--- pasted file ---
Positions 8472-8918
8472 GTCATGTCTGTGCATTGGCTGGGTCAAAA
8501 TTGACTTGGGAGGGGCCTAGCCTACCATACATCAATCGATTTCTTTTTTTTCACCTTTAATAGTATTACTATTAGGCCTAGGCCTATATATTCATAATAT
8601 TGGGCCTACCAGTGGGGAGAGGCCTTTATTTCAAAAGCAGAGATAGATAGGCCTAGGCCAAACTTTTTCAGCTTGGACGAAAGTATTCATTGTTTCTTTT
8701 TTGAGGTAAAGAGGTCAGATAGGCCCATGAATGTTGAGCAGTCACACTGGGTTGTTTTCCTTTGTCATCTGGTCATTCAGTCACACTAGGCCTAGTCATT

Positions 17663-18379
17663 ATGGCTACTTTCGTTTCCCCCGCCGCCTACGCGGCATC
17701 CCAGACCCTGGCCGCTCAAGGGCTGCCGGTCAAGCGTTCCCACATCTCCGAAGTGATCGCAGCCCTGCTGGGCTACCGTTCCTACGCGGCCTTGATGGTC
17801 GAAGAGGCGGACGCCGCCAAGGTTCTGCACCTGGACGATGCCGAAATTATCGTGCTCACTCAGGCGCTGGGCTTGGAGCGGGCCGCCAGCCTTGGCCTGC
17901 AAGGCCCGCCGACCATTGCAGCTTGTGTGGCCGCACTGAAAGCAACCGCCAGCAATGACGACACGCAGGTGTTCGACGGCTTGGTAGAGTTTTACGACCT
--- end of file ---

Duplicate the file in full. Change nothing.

Positions 8472-8918
8472 GTCATGTCTGTGCATTGGCTGGGTCAAAA
8501 TTGACTTGGGAGGGGCCTAGCCTACCATACATCAATCGATTTCTTTTTTTTCACCTTTAATAGTATTACTATTAGGCCTAGGCCTATATATTCATAATAT
8601 TGGGCCTACCAGTGGGGAGAGGCCTTTATTTCAAAAGCAGAGATAGATAGGCCTAGGCCAAACTTTTTCAGCTTGGACGAAAGTATTCATTGTTTCTTTT
8701 TTGAGGTAAAGAGGTCAGATAGGCCCATGAATGTTGAGCAGTCACACTGGGTTGTTTTCCTTTGTCATCTGGTCATTCAGTCACACTAGGCCTAGTCATT

Positions 17663-18379
17663 ATGGCTACTTTCGTTTCCCCCGCCGCCTACGCGGCATC
17701 CCAGACCCTGGCCGCTCAAGGGCTGCCGGTCAAGCGTTCCCACATCTCCGAAGTGATCGCAGCCCTGCTGGGCTACCGTTCCTACGCGGCCTTGATGGTC
17801 GAAGAGGCGGACGCCGCCAAGGTTCTGCACCTGGACGATGCCGAAATTATCGTGCTCACTCAGGCGCTGGGCTTGGAGCGGGCCGCCAGCCTTGGCCTGC
17901 AAGGCCCGCCGACCATTGCAGCTTGTGTGGCCGCACTGAAAGCAACCGCCAGCAATGACGACACGCAGGTGTTCGACGGCTTGGTAGAGTTTTACGACCT